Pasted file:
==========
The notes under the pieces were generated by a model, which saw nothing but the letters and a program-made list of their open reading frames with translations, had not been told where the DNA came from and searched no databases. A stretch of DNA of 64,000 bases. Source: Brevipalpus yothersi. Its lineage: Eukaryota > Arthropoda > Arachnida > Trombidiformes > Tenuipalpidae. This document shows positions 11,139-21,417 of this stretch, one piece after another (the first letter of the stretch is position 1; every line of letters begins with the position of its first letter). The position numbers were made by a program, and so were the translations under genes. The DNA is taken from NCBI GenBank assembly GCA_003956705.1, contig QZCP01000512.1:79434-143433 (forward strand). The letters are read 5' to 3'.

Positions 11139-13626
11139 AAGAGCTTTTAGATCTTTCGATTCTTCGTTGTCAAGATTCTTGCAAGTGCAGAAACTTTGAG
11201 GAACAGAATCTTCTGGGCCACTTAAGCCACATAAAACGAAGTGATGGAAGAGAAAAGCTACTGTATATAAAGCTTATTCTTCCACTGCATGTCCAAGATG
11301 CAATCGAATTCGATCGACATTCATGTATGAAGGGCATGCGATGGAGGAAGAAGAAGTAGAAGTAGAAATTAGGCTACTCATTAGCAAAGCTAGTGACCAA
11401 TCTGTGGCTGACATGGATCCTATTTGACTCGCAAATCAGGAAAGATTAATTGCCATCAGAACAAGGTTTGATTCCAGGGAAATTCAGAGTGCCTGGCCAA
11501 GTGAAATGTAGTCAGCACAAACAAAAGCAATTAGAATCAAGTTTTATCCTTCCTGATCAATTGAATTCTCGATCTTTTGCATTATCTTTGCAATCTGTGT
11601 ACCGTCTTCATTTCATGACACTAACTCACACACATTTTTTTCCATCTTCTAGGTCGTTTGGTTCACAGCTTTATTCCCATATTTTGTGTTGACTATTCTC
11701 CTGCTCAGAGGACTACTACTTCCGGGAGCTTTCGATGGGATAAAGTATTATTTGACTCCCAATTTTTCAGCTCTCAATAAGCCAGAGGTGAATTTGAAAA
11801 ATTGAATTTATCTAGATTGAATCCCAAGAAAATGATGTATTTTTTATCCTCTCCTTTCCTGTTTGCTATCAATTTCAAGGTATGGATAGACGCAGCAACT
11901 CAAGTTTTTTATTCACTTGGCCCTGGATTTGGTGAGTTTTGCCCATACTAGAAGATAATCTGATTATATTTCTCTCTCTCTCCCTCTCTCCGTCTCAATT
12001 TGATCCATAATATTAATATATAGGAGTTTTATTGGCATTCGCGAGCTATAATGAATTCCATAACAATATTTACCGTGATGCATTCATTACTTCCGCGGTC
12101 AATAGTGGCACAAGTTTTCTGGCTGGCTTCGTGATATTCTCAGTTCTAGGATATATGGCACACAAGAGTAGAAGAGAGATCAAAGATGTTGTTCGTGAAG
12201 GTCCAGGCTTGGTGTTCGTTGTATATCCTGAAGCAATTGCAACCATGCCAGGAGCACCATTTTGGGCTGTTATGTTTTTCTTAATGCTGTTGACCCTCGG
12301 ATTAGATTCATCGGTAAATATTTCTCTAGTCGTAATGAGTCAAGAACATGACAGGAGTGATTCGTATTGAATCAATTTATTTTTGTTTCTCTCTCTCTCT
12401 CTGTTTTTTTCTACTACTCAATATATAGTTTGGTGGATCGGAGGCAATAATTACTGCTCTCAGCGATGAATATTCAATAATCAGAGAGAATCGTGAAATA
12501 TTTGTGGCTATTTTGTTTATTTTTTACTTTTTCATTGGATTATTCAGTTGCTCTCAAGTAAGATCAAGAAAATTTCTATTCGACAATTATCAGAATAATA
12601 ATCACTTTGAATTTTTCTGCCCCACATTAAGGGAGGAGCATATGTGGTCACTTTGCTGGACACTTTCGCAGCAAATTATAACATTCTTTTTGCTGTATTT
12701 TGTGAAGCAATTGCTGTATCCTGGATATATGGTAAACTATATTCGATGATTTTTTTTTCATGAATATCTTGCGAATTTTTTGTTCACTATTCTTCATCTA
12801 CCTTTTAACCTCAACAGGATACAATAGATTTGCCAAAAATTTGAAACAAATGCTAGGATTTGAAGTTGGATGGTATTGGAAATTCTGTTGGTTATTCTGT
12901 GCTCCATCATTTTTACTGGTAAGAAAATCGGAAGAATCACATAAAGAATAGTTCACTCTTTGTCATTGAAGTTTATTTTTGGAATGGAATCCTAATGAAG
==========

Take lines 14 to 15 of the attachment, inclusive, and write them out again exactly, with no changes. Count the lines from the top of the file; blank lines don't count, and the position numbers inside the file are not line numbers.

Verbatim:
12201 GTCCAGGCTTGGTGTTCGTTGTATATCCTGAAGCAATTGCAACCATGCCAGGAGCACCATTTTGGGCTGTTATGTTTTTCTTAATGCTGTTGACCCTCGG
12301 ATTAGATTCATCGGTAAATATTTCTCTAGTCGTAATGAGTCAAGAACATGACAGGAGTGATTCGTATTGAATCAATTTATTTTTGTTTCTCTCTCTCTCT